Urban greening projects may take many forms, such as rain gardens beside roadways; bike trails with vegetated medians; planted and expanded riparian vegetation along stream corridors; and landscaping in corporate campuses, municipal parks and private gardens. While often driven by a narrow set of goals such as stormwater capture, public safety, shade, or beautification, these green spaces can be designed and coordinated to support enhanced biodiversity as well. Rain gardens can support native wetland plants, bike trail medians can support ribbons of wildflowers for native insects, street trees can shade pedestrians and provide acorns for birds and squirrels, and stream revegetation or daylighting projects can provide a reflective place for people and strengthen corridors for regional species movement. While each of these types of projects provides benefits, strategically designing these features to reflect ecologically-minded planning, and where possible, coordinating across the landscape, can provide value for humans and nature alike.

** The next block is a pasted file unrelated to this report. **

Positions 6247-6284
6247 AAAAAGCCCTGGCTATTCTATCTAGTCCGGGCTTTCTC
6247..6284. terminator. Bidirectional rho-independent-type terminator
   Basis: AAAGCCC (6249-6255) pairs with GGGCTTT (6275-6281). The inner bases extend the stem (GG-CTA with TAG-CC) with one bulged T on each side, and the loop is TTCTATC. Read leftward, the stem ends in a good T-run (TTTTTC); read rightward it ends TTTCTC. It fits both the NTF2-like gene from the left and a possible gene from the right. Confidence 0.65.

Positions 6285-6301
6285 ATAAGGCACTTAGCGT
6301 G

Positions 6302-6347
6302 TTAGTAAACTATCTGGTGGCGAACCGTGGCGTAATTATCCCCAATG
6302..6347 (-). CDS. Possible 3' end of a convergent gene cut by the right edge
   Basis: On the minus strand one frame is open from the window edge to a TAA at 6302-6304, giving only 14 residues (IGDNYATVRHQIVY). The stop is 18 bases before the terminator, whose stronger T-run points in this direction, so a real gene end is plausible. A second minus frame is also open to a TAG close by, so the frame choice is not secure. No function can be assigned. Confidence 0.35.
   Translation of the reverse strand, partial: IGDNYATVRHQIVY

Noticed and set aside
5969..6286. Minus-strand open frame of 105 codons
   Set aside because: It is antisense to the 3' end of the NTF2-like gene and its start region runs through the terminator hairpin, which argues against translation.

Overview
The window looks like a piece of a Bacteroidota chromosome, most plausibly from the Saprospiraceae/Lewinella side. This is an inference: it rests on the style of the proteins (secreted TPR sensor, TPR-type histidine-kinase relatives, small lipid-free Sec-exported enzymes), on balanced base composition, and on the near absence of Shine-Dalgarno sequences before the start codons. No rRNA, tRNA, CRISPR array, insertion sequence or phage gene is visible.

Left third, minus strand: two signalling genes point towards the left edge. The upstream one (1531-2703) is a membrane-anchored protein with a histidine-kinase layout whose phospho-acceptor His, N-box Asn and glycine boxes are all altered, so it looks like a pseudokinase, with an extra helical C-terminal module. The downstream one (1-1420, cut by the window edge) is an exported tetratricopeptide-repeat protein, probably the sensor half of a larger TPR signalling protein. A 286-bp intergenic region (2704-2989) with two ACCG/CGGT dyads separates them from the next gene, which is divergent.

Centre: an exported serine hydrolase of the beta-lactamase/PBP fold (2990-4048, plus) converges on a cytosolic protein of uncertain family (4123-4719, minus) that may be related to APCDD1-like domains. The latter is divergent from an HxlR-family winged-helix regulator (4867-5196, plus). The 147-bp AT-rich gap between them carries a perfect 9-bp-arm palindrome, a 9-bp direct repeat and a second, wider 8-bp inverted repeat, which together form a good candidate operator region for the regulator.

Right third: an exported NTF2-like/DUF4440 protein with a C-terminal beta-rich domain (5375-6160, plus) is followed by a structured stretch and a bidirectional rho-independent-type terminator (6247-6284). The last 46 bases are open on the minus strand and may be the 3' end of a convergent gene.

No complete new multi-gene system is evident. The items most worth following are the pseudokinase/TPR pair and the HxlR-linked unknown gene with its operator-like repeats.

This document provides some of the scientific foundation needed to guide planning for urban biodiversity in the Santa Clara Valley region, grounded in an understanding of landscape history, urban ecology and local setting. It can be used to envision the ecological potential for individual urban greening projects, and to guide their siting, design and implementation. It also can be used to guide coordination of projects across the landscape, with the cooperation of a group of stakeholders (such as multiple agencies, cities and counties). Users of this report may include a wide range of entities, such as local nonprofits, public agencies, city planners, and applicants to the Open Space Authority’s Urban Open Space Grant Program. 

This document is not intended to inform all aspects of site-specific planning. Much guidance on these topics is already available, and we reference some of those resources here. Rather, it is intended as a companion to existing materials, to inform a broader vision of how such site-scale projects can fit into the larger fabric of the Santa Clara Valley landscape. This document also recommends appropriate habitats and lists of their associated plants for the region, as well as general guidance on practical considerations related to project implementation. 

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UrbanEcologicalPlanningGuide_Final_062119

Keywords:

climate change, ecosystem management, land use, planning and management, stormwater, urban water conservation